Now that the Legislature has adjourned for the year, campaign season is underway.
Democrats say they intend to regain control of the Legislature. House Minority Leader Paul Thissen is among the party’s loudest cheerleaders, writing in the Star Tribune that a DFL Legislature would adopt policies that help middle-class Minnesotans, that strengthen education and that balance the budget.
On the last point, Republican legislators don’t have a great track record, Thissen wrote.
“In February 2011, when the Republicans took charge, the budget deficit was about $5 billion,” Thissen wrote. “In January 2013, when the next Legislature returns to St. Paul, the budget deficit will be more than $4 billion.”
Depending on your politics and your accounting, there are multiple ways of looking at the coming biennium’s deficit, and Thissen’s is just one perspective.
Minnesota is expecting a $1.1 billion shortfall in the coming biennium, according to Minnesota Management and Budget’s latest forecast.
But that figure doesn’t include two other important numbers that Thissen’s estimate does.
According to the same MMB forecast, the state can expect to spend an additional $1.06 billion in inflation in the coming biennium. Previously, the state’s deficit included inflation projections, but the law no longer requires it.
The state also owes roughly $2.4 billion to public schools to correct a payment shift it enacted to balance the current budget. Current law doesn’t require MMB’s deficit projection to include this debt either.
So, is Thissen’s take on the deficit fair?
Wayne Simoneau, who served as Finance Commissioner under former Gov. Arne Carlson and is a former DFL legislator, says the deficit can legitimately be argued both ways.
Thissen’s number “reflects the real world obligations of the Legislature and the finance department,” Simoneau said. He said MMB’s projection “complies with state statute.”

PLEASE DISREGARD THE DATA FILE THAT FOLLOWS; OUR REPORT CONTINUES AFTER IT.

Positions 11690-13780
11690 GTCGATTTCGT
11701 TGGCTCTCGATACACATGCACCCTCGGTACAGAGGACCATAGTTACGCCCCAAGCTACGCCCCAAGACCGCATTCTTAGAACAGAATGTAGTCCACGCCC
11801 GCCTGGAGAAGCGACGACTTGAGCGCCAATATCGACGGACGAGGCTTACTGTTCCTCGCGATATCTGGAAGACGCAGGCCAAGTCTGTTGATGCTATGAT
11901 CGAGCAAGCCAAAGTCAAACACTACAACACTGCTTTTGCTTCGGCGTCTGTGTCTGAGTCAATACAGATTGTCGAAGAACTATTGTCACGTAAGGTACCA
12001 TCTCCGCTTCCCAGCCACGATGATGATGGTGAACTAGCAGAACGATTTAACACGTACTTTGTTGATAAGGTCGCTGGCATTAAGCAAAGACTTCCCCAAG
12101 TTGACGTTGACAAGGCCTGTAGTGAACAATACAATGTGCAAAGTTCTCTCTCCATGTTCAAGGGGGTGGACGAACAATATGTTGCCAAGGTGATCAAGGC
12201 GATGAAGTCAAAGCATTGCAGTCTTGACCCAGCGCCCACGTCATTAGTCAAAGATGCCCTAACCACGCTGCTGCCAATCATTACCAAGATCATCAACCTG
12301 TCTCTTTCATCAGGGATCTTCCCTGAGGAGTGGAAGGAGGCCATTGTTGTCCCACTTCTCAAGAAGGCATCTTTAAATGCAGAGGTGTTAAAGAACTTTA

If he were doing the calculations, Simoneau said he would include inflation and the school payments to portray the deficit more accurately.
Former MMB Commissioner Tom Hanson, who served under Republican Gov. Tim Pawlenty, agrees that inflation should be included in deficit projections.
But the school payment shift is murkier, and Republicans would probably disagree with Thissen’s projection because many don’t believe schools must be paid right away, Hanson said.
The debate over borrowing money from schools “has become more a philosophical debate on whether the shift is a debt that needs to be immediately paid off versus something that can be paid off over time,” Hanson said.
Nevertheless, he doesn’t believe that Thissen’s statement is misleading or false.
Issuing a ruling on this claim is tricky. On one hand, Thissen is using a higher number to describe the deficit to make a political point.
But just because law doesn’t require inflation and the school payments to be included in the deficit doesn’t mean the state doesn’t owe that money. Two former MMB Commissioners agree that the state’s deficit could legitimately be argued both ways.
As a result, this claim leans toward accurate.
The Star Tribune, Minnesotans, bring back a DFL Legislature, by Rep. Paul Thissen, May 20, 2012
Minnesota Management and Budget, February 2012 Forecast, accessed May 25, 2012
E-mail exchange, Mike Howard, spokesman House Minority Leader Paul Thissen, May 24, 2012
Interview, John Pollard, spokesman, Minnesota Management and Budget, May 25, 2012
Interview, Tom Hanson, former MMB Commissioner, May 25, 2012
Interview, Wayne Simoneau, former Finance Commissioner, May 25, 2012